Offertory Prayer

Each month's Offertory Prayers includes an "Invitation to the Offering" (see below) along with a digital image for those who might want to use it. We hope you will find this a helpful way to remind the people in your pews that their offering travels to many places to make a powerful difference in the lives of people they may never meet. You can find great stories of the difference our giving makes at http://umcgiving.org.

nvitation to the Offering
The offering you made last week empowered ministry within our congregation and in response to the needs of our community. It also helped support the work of ministries beyond the local church, such as Camp and Retreat Ministries that not only touch and shape the lives of children and youth, but adults of all ages as well. While these ministries happen within the boundaries of our annual conferences, resources and training come through a variety of networks, coordinated through the office of Camp and Retreat Ministries at Discipleship Ministries. This office is working to make leaders better prepared and helping those committed to these ministries see the challenges the future might hold. This ministry happens, thanks to the way the people of The United Methodist Church live and give connectionally. I invite you to give generously as we worship God through sharing our gifts, tithes, and offerings.

May 31, 2015 – First Sunday After Pentecost/in Kingdomtide/Trinity Sunday

Holy Lord, the whole earth is full of your glory! We are in awe of your majesty. In great kindness, you reveal yourself as the One who forgives us. You give us gifts and invite us to go into the world to tell your good news. Help us to respond in faith and go where you lead us each day. We dedicate our gifts so that our community will draw closer to you. Amen. (Isaiah 6:1-8)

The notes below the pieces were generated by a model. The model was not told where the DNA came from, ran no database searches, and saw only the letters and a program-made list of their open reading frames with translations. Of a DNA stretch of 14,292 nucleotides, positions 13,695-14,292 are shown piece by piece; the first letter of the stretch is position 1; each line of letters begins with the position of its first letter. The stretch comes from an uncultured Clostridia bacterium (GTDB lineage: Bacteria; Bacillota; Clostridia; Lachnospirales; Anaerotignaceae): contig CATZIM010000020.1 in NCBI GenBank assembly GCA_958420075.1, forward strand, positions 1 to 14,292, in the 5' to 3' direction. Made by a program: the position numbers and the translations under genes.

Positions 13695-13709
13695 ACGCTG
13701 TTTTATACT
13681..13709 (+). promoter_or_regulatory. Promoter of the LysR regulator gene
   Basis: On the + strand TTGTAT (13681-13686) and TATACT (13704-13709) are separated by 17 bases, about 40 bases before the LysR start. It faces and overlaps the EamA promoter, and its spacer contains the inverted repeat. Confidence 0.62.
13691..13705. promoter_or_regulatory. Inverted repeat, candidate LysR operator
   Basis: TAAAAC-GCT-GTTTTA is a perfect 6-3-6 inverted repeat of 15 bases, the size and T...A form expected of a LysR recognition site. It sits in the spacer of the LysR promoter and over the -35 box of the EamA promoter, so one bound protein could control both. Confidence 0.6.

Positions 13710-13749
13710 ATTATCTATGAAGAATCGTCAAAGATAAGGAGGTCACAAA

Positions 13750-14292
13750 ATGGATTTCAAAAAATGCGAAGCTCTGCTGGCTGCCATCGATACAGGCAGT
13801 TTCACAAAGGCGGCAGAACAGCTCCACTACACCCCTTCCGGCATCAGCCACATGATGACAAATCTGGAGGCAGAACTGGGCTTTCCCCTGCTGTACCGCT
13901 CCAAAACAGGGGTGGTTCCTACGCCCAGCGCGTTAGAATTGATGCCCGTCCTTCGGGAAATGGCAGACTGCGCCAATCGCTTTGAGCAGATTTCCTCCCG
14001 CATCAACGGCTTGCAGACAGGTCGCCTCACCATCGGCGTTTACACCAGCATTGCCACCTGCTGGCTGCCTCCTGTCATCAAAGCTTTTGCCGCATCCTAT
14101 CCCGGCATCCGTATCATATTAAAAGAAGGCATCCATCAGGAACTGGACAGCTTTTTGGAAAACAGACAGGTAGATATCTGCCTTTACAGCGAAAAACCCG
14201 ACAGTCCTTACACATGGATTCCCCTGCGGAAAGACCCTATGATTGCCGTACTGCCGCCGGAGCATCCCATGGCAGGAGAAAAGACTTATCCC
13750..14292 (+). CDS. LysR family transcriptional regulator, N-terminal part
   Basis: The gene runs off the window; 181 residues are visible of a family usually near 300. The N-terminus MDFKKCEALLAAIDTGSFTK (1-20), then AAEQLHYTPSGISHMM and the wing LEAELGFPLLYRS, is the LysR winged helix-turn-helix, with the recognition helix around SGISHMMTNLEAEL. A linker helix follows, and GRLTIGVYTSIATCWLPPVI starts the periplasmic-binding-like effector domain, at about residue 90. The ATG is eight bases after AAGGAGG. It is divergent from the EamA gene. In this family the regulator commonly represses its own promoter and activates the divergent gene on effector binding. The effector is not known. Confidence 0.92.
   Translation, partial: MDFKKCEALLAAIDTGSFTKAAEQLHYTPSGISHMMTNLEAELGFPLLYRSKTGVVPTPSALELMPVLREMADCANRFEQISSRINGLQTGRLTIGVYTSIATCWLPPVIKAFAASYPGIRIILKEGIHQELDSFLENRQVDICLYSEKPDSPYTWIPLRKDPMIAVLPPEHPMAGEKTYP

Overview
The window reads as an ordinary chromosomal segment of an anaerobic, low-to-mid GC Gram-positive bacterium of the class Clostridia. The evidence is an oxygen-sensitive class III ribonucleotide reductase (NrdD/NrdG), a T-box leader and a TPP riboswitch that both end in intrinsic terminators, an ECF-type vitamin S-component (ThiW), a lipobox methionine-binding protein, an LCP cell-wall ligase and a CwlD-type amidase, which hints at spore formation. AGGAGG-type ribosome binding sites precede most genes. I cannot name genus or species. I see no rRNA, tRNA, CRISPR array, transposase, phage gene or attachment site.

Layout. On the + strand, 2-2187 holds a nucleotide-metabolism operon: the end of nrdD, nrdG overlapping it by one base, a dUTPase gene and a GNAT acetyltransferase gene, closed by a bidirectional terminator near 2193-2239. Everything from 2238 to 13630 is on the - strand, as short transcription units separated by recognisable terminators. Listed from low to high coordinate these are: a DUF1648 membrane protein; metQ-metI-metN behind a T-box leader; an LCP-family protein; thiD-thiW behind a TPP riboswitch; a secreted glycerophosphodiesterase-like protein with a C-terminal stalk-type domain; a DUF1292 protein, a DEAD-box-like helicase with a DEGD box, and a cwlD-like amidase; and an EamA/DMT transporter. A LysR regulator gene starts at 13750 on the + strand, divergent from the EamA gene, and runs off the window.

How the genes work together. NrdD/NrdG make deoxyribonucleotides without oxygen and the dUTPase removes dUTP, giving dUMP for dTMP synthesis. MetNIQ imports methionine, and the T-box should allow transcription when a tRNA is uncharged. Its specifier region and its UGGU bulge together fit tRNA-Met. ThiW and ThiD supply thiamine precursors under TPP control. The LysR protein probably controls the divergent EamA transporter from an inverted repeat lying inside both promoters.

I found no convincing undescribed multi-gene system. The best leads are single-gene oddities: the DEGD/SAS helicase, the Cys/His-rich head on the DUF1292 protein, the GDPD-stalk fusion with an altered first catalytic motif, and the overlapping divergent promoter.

Learn more about the Camping and Retreat Ministries at: www.umcdiscipleship.org/leadership-resources/camp-retreat-ministries.

May Offertory Prayers were written by the Rev. Rosanna Anderson, Associate Director of Stewardship Ministries at Discipleship Ministries, The United Methodist Church.

Sunday, September 20, 2009

Two Alternatives, a Reflection on James 4:1-3, 7-8a

"Why can't we just get along?" someone asked.

Well, why can't we?

James seems to be telling me that I'm not going to be able to get along with anybody as long as I'm worried about my own self too much.

Give thought to what God wants.

Is there any hope for me?

James says "Of course. Just give up what the devil wants and start wanting what God wants."

I'm wondering how the town hall meetings we saw in August would have been different if the protestors had first read this epistle from James before showing up. How about the teabaggers? OK, how about the people that are appalled by them?

Can it be as simple as James makes it out to be: Resist the devil and he's beaten. Draw near to God and God's with you.

2 comments:

Anonymous said...

"Why can't we just get along?" Against the backdrop of the recent town hall meetings, tax protest, etc., the give and take of public debate is a critical part of the political process. If those seeking to push a program of nationalized healthcare had spoken with honesty and integrity, they would likely have had a different reception when they sat down with their fellow citizens for a face to face meeting. Elected officials are employed by the electorate. They are subject to and must answer to citizens for the manner in which they discharge their office. In this instance, some found the town hall experience to be a shocking revelation of how far out of touch they are with the majority of the electorate. There were representatives who found their town hall experiences to be very affirming and encouraging.

Una Malachica said...

People who want their way and their way only are often uncivil. I could show you some examples from my own life. Yet, James is calling us to be better than our usual selves.